1. Data quality assessment, as a way for the practitioner to understand the scope of how poor data quality affects the ways the ways that the business processes are intended to run, and to develop a business case for data quality management;
  2. Data quality measurement, in which the data quality analysts synthesize the results the assessment and concentrate on the data elements that are deemed critical based on the selected business users’ needs. This leads to the definition of performance metrics that feed management reporting via data quality scorecards;
  3. Integrating Data Quality into the Application infrastructure, by way of integrating data requirements analysis across the organization and by engineering data quality into the system development life cycle;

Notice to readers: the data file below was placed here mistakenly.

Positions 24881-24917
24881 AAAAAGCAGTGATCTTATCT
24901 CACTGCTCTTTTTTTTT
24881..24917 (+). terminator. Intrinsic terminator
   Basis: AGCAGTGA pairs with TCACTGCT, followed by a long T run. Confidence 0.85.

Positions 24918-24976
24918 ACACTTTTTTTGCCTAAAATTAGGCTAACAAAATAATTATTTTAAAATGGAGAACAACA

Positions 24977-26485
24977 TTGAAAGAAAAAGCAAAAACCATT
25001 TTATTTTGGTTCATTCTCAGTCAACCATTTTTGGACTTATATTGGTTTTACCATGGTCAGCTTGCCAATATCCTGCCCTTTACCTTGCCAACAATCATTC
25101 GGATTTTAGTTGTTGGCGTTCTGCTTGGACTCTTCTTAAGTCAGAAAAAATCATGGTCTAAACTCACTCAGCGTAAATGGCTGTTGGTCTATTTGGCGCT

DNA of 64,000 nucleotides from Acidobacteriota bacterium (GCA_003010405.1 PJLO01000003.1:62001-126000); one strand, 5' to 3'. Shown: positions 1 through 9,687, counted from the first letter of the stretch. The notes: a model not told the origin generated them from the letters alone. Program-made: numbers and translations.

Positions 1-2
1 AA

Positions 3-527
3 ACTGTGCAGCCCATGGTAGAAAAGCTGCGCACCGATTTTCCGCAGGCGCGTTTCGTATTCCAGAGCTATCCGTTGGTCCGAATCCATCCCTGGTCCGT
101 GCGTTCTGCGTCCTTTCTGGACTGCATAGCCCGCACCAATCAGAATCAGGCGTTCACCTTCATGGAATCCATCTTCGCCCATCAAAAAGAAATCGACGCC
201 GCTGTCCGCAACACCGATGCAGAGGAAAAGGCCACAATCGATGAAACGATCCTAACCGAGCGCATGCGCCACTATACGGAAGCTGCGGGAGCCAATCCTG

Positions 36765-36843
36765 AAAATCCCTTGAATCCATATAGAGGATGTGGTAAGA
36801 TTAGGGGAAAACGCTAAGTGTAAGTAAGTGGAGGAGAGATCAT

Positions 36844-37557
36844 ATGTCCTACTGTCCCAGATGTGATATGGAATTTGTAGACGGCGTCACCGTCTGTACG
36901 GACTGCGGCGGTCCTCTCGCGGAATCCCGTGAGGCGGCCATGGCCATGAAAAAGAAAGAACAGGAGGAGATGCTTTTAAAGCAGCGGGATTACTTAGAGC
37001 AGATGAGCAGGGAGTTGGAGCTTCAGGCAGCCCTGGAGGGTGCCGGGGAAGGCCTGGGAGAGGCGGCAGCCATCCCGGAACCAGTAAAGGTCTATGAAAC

4. Operational data quality improvement, where data stewardship procedures are used to manage identified data quality rules, conformance to acceptability thresholds , supported by
  5. Data quality incident management, which allows the data quality analysts to review the degree to which the data does or does not meet the levels of acceptability, report, log, and track issues, and document the processes for remediation and improvement.

Welcome, Readers

April 26, 2010 by · Leave a Comment
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Welcome to the website for my new book, “The Practitioner’s Guide to Data Quality Improvement.” While I continue to develop this site, my intent is for it to be a repository for my continuing thoughts about practical aspects of data quality management. I will be adding content over the next few weeks and start to flesh out the site strucure. Meanwhile, let me know if you have read the book and if you have specific thoughts!